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Microsoft word - shimal investment and trading co. vs. uoi.doc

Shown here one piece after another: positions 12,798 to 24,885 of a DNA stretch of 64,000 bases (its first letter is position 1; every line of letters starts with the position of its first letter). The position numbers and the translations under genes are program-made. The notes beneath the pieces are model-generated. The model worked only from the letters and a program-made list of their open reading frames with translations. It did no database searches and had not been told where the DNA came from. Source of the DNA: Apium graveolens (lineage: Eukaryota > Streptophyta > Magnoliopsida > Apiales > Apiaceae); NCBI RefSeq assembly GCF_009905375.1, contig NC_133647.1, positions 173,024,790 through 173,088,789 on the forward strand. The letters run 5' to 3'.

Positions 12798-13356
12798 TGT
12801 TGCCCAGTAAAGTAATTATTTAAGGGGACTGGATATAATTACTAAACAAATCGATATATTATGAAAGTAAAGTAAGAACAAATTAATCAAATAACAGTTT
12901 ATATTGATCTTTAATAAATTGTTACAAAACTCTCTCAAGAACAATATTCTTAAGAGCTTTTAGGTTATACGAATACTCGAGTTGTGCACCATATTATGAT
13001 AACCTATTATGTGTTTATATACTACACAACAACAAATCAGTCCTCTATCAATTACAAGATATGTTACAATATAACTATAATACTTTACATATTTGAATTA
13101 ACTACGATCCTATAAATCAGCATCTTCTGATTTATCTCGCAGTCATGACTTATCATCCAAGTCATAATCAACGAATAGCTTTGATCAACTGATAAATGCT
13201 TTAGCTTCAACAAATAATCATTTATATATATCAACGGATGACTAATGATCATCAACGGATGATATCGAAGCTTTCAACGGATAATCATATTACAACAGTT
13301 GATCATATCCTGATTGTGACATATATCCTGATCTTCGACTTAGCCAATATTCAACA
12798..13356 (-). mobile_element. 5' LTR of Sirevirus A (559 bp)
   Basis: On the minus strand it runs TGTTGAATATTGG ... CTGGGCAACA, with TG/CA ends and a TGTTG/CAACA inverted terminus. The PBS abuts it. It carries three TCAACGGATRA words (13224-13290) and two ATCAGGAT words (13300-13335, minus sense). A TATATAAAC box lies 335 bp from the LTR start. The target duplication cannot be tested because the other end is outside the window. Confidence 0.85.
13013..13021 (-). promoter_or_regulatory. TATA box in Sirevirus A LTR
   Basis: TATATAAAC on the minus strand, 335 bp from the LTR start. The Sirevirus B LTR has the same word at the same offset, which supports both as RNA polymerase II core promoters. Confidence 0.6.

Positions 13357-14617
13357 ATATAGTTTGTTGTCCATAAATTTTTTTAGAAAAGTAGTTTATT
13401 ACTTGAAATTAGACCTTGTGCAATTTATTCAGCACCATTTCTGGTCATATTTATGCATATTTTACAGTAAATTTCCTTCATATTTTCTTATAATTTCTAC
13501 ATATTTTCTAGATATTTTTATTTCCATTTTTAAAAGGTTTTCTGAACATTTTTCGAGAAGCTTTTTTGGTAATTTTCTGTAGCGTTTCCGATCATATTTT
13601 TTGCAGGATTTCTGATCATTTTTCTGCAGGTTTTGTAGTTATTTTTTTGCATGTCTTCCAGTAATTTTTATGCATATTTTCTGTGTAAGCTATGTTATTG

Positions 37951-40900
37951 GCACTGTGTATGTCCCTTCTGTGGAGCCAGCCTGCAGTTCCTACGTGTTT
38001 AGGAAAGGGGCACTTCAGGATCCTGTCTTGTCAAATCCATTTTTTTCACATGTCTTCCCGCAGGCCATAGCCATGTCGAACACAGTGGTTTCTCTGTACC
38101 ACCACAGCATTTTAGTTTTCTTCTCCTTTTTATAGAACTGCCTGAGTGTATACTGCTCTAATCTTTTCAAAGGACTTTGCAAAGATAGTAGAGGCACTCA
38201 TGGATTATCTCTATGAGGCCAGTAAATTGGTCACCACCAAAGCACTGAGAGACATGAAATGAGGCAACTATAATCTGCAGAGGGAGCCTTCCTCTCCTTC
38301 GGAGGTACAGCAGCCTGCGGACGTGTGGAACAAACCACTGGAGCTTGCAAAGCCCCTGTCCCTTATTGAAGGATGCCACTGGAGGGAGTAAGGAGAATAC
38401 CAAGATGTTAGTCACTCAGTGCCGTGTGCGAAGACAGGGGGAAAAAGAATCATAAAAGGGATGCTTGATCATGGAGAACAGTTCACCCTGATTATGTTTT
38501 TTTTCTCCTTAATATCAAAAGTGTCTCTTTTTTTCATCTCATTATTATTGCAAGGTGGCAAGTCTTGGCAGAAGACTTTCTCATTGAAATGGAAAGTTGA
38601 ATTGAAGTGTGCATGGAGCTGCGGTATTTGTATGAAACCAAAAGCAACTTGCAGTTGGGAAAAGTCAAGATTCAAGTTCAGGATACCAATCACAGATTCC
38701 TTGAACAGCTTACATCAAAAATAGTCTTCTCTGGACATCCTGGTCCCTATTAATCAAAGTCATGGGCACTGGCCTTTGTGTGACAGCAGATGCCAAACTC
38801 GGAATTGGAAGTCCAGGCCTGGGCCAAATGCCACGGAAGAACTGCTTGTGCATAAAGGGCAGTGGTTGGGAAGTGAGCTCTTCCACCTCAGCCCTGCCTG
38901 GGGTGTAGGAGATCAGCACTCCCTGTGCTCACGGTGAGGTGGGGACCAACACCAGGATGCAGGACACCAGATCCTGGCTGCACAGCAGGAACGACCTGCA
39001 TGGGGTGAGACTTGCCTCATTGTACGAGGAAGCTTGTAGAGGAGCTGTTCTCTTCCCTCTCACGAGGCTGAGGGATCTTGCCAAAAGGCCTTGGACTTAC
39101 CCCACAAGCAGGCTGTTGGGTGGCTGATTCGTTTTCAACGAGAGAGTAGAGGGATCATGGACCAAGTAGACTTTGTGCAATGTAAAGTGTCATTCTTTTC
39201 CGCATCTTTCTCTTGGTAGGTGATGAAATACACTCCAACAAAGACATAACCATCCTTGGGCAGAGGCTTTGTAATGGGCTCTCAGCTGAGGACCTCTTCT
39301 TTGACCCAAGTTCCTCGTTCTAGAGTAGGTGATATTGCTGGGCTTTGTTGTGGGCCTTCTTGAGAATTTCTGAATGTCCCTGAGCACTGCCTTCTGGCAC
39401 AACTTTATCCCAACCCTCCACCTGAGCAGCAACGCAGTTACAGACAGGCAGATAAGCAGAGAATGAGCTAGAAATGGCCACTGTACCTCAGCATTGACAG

IN THE HIGH COURT OF DELHI AT NEW DELHI